Bolles folksy and friendly writing style has endeared himself to over seven million readers since the initial publishing of Parachute in 1970. Revised annually, I recommend you read the latest version of his book as it speaks to the current nature of the job market.

Finally, Bolles has a companion web site called the Job Hunter's Bible [http://www.jobhuntersbible.com]. The site contains a collection of articles written by Bolles and other experts.

Overall, Parachute is an informative and even fun book to read. The reader may want to skip around the different chapters instead of reading the book straight through as it is reads more like a guide, not a novel. Combined together,the two resources should go far in helping the job seeker in his or her quest for their "dream job."

Matt is the administrator of the Aviation Employment Board at www.aviationemploymentboard.com">http://www.aviationemploymentboard.com


MORE RESOURCES:
The Portland Press Herald, based in Stephen King's home state of Maine, had decided to stop running reviews of local books.

After King expressed dismay, the paper challenged him to get 100 followers to buy digital subscriptions.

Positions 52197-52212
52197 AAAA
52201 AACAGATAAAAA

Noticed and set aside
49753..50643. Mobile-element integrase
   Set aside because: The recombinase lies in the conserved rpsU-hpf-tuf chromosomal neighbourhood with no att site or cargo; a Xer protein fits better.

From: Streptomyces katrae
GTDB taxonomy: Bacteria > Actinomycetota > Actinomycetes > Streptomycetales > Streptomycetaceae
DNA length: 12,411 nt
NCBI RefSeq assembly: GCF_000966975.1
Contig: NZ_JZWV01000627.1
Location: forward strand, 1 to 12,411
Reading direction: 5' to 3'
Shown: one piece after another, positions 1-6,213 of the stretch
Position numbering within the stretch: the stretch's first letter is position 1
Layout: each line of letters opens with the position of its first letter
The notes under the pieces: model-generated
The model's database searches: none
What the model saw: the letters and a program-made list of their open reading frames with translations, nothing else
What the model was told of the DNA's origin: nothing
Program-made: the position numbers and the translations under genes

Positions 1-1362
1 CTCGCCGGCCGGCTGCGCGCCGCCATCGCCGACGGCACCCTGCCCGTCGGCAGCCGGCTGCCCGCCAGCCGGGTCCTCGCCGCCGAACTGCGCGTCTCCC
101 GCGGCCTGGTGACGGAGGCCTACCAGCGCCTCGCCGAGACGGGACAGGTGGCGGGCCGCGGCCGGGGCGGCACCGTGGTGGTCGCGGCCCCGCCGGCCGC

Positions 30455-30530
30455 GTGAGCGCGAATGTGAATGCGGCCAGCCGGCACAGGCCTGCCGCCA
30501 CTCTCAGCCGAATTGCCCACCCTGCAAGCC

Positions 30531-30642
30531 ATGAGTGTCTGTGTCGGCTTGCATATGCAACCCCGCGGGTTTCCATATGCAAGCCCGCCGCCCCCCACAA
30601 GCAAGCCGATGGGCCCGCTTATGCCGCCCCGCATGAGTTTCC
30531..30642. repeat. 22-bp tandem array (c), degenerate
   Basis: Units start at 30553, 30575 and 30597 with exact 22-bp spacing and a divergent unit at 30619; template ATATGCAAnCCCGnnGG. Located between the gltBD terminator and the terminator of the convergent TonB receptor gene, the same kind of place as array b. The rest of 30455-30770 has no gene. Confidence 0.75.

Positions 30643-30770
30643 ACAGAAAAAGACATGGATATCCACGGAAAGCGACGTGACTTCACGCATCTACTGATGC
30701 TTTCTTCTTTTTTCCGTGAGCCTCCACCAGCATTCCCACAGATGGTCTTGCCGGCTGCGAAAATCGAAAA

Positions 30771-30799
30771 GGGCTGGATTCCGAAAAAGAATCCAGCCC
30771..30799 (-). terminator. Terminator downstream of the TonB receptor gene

His fans did not disappoint him, prompting the paper to pledge that "book reviews will return."

Francine du Plessix Gray, a French-American writer who, in her novels and journalism, explored the complexities of cultural identity, the obstacles confronting women seeking their place in the world and her own privileged but anguished early life, died on Sunday in Manhattan. She was 88.

In what the Authors Guild is calling the "largest survey of U.S. professional writers ever conducted," the organization reports the median income published American authors received for all writing-related activity in 2017 was $6,080 in 2017, down from $10,500 in the guild's 2009 survey. The survey further found that the median income for specifically book-related income for published authors declined 21%, to $3,100, in 2017 from $3,900 in 2013 and just over 50% from 2009's median book earnings of $6,250....

Lin-Manuel Miranda and three of his Hamilton collaborators have purchased New York City's beloved Drama Book Shop, which had celebrated its 100th birthday last year but announced in the fall it would close this month because of a large rent increase...

They bought the store from Rozanne Seelen, whose husband, the late Arthur Seelen, had acquired it in 1958. She "sold it for the cost of the remaining inventory, some rent support in the store's final weeks, and a pledge to retain her as a consultant," the Times wrote.

Future bookseller Lin-Manuel Miranda "It's the chronic problem--the rents were just too high, and I'm 84 years old--I just didn't have the drive to find a new space and make another move," she said. "Lin-Manuel and Tommy are my white knights."

Irish novelist Sally Rooney, 27, has become the youngest author ever to win the Costa Novel Award, triumphing for her second novel Normal People, a coming-of-age love story the judges said "will electrify any reader."